A Spanish Will is almost essential for non-residents owning property in Spain
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Inheriting in Spain



The first step is to establish the existence of a Spanish will.

The Central Registry of Spanish Wills in Madrid should be contacted. If a will exists, the deceased's death certificate will be required in order to apply for a legal copy of the Spanish will.

A valuation of the deceased's estate in Spain will also be required.

If there is a Spanish will, then proceed with the administration of the estate in Spain. Only a notarised and apostilled copy of the death certificate is required.

If there is only a foreign will or intestacy, the following documents will have to be translated, notarised and apostilled, before the administration of the estate in Spain can proceed:

·         The death certificate

·         The foreign will

·         Grant of Representation or equivalent

·         It may be necessary to provide a Certificate of Law to explain the law of intestacy in a particular country.

The legal formalities of transferring property to beneficiaries in Spain are completed before a Spanish Notary. 

Repossession in Spain


When facing repossession in Spain the situation does seem impossible and obviously is incredibly stressful. The obvious and most common response is to go into a head-in-the-sand state of denial hoping that things will somehow improve. Sometimes you may be lucky and it does but most of the time not facing the reality of impending repossession in Spain only serves to make things worse.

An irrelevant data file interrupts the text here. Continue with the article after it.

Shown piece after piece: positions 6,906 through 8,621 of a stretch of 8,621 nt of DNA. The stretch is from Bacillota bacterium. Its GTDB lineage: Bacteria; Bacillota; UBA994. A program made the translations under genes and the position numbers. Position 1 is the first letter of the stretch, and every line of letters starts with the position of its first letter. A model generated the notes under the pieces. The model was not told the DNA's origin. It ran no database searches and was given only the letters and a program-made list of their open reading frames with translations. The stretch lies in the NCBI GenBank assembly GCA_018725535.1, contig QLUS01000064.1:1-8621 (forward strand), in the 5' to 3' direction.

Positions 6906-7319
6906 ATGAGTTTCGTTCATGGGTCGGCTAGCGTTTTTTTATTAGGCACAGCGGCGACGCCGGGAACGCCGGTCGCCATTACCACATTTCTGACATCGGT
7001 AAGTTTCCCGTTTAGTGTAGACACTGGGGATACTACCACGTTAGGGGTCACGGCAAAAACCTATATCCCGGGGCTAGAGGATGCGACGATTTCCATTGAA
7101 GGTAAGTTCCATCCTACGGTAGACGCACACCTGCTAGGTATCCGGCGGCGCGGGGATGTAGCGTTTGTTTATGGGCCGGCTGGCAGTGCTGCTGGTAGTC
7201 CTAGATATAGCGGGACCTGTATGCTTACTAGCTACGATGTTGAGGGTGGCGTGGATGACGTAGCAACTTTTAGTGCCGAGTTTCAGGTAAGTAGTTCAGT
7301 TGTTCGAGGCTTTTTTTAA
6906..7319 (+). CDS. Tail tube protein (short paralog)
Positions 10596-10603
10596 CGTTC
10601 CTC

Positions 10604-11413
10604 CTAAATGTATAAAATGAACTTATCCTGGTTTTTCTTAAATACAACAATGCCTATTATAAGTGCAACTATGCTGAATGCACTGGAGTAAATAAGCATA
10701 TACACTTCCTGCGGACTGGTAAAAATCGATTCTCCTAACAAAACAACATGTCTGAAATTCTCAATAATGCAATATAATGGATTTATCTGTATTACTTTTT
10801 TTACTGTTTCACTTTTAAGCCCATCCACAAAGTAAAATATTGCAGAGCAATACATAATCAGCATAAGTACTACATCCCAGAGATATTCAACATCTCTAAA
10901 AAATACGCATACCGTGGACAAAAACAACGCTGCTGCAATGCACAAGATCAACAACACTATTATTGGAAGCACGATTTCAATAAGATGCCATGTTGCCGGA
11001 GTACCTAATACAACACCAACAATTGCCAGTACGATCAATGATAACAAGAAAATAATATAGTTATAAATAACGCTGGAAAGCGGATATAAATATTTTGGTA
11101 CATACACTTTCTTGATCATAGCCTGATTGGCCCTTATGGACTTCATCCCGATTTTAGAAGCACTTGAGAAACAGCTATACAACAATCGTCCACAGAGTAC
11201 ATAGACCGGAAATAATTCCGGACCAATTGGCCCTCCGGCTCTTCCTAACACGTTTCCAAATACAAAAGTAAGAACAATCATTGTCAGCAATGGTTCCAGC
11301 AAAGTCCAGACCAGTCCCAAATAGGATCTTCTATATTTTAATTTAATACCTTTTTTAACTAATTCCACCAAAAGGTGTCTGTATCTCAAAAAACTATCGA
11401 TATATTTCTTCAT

The first and most important step is to talk to your Spanish bank as quickly as you can as it is possible to negotiate with them as long as you are not more than three months in mortgage arrears.

Before that time options to avoid being repossessed could include handing in the keys or extending the mortgage over a longer period thus reducing the repayments or making the mortgage interest only. These however are short-term fixes because obviously you still have to make the new lower monthly repayments, plus over the long-term you will have to pay much more for the loan or with interest only, at the end of the mortgage you would still have to pay back to the bank the capital.

If you bought your property in Spain a long time ago and it has gone up in value then you may well be able to just hand in the keys if you can't keep up with your mortgage repayments because the bank will be able to take back the property and sell it at auction and still recoup the amount still owed - however that is not going to be the case if the property has negative equity.

With property prices in Spain in steep decline, more and more property is slipping into negative equity. Generally the peak in Spanish property prices is acknowledged as 2004. Buying then or after and you are likely to be in negative equity.

If the bank repossesses your property and then the bank sell it for less than you still owe them, then you are liable for the difference even if you leave Spain - the bank can (and now typically does) chase you in your home country.